The next track brings a slight change from the usual lush soundscapes that Adit produces. This time he punctuates Solo’s vocal with a punchy drum beat. This change up from the regular keeps the album sounding fresh all the way through, and is often not used enough by bands and producers. Adit now gets a chance to be in the driver’s seat, showcasing his production skills on the instrumental Nothing To Be Done. With more cuts than an entire audience of My Chemical Romance fans Adit samples the likes of the Hoods, Mos Def and Public Enemy. Rain is the most lyrically intricate song on the album. Solo really gets a chance to show off his storytelling skills, and paints a lyrical picture with the same vividness Hilltop Hoods get across on their brilliant Stopping All Stations track.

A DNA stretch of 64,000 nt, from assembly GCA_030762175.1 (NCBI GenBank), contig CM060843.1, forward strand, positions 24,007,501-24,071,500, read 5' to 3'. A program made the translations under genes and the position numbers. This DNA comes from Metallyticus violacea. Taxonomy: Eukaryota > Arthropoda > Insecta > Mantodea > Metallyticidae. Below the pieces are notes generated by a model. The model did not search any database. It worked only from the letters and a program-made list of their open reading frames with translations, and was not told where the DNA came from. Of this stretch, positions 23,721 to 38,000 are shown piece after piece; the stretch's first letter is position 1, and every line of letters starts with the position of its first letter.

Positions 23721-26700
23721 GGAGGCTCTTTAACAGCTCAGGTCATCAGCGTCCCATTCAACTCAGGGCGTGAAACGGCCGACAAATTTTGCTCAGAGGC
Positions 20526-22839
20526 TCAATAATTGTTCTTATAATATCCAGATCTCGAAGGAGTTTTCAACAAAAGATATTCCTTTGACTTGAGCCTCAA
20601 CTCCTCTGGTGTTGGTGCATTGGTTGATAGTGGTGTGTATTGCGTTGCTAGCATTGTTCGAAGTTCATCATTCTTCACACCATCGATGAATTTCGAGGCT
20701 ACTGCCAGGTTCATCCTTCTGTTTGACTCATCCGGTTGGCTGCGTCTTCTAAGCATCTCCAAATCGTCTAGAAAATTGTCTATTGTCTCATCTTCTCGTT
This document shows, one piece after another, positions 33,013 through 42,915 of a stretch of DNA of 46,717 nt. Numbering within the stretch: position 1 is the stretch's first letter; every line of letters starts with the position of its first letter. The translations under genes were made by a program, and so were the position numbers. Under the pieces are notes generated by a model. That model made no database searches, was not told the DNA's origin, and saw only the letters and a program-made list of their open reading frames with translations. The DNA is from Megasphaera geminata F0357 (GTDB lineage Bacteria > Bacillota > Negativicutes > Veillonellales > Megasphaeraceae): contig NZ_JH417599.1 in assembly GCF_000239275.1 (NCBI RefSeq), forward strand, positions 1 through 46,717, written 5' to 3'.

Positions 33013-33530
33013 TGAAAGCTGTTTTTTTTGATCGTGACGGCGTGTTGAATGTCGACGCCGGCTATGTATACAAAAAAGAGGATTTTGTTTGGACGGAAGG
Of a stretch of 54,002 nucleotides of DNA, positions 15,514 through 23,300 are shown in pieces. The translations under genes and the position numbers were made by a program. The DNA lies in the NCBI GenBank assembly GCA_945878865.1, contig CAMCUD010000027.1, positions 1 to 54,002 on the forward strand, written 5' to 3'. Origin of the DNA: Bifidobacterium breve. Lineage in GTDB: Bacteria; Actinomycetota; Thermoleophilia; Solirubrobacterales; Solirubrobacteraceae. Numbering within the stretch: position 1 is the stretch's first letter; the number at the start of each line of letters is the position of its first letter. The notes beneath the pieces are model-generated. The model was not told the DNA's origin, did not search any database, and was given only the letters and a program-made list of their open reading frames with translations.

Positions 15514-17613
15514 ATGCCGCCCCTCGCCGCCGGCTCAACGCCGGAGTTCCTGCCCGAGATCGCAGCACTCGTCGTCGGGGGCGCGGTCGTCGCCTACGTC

After her awesome Shruggin’ effort on Urthboys latest record, Jane Tyrell quite deservedly lands Inside Story’s first guest vocal spot appearing on In My Haze. This is again another variation to the norm, Solo taking a risk and putting out a track that is more a song than a rap. The risk pays off, making this one of the best efforts on the album. And every Hip Hop record needs a song about girls and Inside Story has She. But unlike a lot of the genres songs about girls, this one is delivered in true Horrorshow style. Solo doesn’t rap about “layin’ his mac down” but actually pokes fun at that exact sentiment in the skit that rounds the track out.